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1  Using Arduino / Programming Questions / Re: issue with custom class on: January 21, 2014, 06:13:55 pm
hmm. well odd thing happened. Finally got chance to go through this again, and on a whim used a different arduino with exact same code, It fixed the problem. Wiring exactly the same, except it was a Leonard instead of a DUE. works perfect now, no setup change. Very strange.
2  Using Arduino / Programming Questions / Re: issue with custom class on: January 06, 2014, 12:25:55 pm
He's using analogRead, so he's got the pin numbers right.  Although I think A0 and A1 would still work.  I think analogRead can handle either way.

I knew those changes wouldn't fix your current problem, it was just some tips for the class as a whole. 

You say when you unplug one they still both go up.  What is the analog pin connected to when it is not plugged to the mic?  Nothing?  That would be a floating pin and you'll never explain why you get any particular reading out of a floating pin.  I'm no expert on hooking up microphones so I don't know if they need to be pulled to ground or anything like that, but it's starting to sound like hardware.  If the crosstalk was in the software, I would expect to see the same numbers for both mics every time.  But that isn't the case.  Maybe the crosstalk is on the wires. 

when I was unplugging I just unplugged A0 and A1 one by one, left ground in then plugged them back in, so A0 was in and A1 was out then A0 was out and A1 was in-- just to see if both mics were working. They both seem to pick up sound on separate pins, but the values are crossing somewhere.
3  Using Arduino / Programming Questions / Re: issue with custom class on: January 03, 2014, 05:36:41 pm
tried to implement those changes, no luck.


main.ino
Code:
#include "mic.h"

 
Mic micOne;
Mic micTwo;

void setup()
{
   Serial.begin(9600);
   micOne.setPin(0);
   micTwo.setPin(1);
}
 
 
void loop()
{
   micOne.setMicLevel();
   Serial.print(micOne.getMicLevel());
   micTwo.setMicLevel();
   Serial.print(", ");
   Serial.println(micTwo.getMicLevel());
}

mic.h
Code:
#ifndef MIC_H
#define MIC_H

class Mic {
  public:
    Mic();
    int pin;
    void setPin(int);
    void setMicLevel();
    double getMicLevel();
    double volts;
    static const int sampleWindow = 50; // Sample window width in mS (50 mS = 20Hz)
  private:

};

#endif

mic.ino
Code:
#include "mic.h"

Mic::Mic(){
  volts = 0;
}


void Mic::setPin(int _pin) {
 pin = _pin;
 Serial.print("pin set to: "); Serial.println(pin);
}

void Mic::setMicLevel() {
   unsigned long startMillis= millis();
   unsigned int peakToPeak = 0;   // peak-to-peak level
   unsigned int signalMax = 0;
   unsigned int signalMin = 1024;
   while (millis() - startMillis < sampleWindow){
      unsigned int sample = analogRead(pin);
      if (sample < 1024) {   // toss out spurious readings
         if (sample > signalMax) {
            signalMax = sample;  // save just the max levels
         }
         else if (sample < signalMin) {
            signalMin = sample;  // save just the min levels
         }
      }
   }
   peakToPeak = signalMax - signalMin;  // max - min = peak-peak amplitude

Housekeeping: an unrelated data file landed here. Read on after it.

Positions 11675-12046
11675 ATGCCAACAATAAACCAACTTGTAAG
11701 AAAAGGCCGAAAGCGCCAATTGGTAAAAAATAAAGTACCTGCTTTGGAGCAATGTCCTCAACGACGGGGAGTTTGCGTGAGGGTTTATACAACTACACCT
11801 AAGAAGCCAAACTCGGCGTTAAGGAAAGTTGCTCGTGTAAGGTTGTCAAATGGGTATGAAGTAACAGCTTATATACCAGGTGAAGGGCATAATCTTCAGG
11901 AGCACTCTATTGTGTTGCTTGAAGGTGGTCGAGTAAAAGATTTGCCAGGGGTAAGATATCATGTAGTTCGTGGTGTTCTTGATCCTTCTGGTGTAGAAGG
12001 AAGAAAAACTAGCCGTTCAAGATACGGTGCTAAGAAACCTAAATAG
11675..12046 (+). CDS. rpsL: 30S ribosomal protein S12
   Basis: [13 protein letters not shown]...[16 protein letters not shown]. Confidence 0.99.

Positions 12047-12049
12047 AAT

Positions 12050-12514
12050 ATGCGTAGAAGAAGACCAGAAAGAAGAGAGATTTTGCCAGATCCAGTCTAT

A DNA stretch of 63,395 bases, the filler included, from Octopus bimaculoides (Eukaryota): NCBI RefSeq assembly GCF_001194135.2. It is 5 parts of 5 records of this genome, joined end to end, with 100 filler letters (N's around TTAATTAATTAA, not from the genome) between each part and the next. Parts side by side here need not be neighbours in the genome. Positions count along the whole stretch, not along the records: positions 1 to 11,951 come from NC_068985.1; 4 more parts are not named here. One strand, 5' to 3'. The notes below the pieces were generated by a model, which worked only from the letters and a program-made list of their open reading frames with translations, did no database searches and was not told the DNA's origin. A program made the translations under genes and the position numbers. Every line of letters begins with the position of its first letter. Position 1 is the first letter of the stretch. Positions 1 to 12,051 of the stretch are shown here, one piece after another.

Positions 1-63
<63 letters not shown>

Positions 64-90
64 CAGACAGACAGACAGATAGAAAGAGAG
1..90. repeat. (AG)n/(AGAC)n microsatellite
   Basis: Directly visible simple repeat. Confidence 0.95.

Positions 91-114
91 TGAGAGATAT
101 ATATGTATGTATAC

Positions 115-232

volts = (peakToPeak * 3.3) / 1024;  // convert to volts
}

double Mic::getMicLevel(){
  return volts;
}

4  Using Arduino / Programming Questions / Re: issue with custom class on: January 03, 2014, 05:23:13 pm
I can't see the problem in that code.  Maybe it is wiring or hardware?  Are the mics as close together in real life as they are in the diagram?  Maybe they're both picking up.


I will add a couple of comments about your class though I don't think they're causing this problem they'll save you a couple of pitfalls later with the code.

I would make the variable sample local to the setMicLevel method.  It's not used anywhere else and that method will be updating the value and then just leaving you with the last value it read as a member.  I don't think that will be very useful so why keep it around. 

The other thing I would do is move the global sampleWindow into the class.  I guess you made it global so all Mic objects have to share the same value.  Have a look at the static keyword.  You can put it in the class and make it static and all objects will share the same value.  You can even have static methods to get and set the value.  It doesn't really affect the performance of this sketch so much, but it's always good to encapsulate things together if they go together.  Otherwise every time you use this class you'll have to remember that you need to declare that variable. 

Also, it's not clear whether this is the case or not, but all the code in the last window of the prior post should be in a .cpp file in the folder with the .h file.  From the first post it looks like it might be in a .ino.  Maybe I'm reading it wrong, but just in case. 

mics are definitely not close enough to pick up each other with that kind of sensitivity, so its not that. I can unplug one and blow into it and it turns both up, then plug it back in and unplug other one (separate pins) and do same and both numbers go up. So it seems to be something in the code.

that last file is a .ino file, so yeah I think pretty much the same.

I am currently changing those suggestions around too, thanks for advice.
5  Using Arduino / Programming Questions / Re: issue with custom class on: January 03, 2014, 04:30:36 pm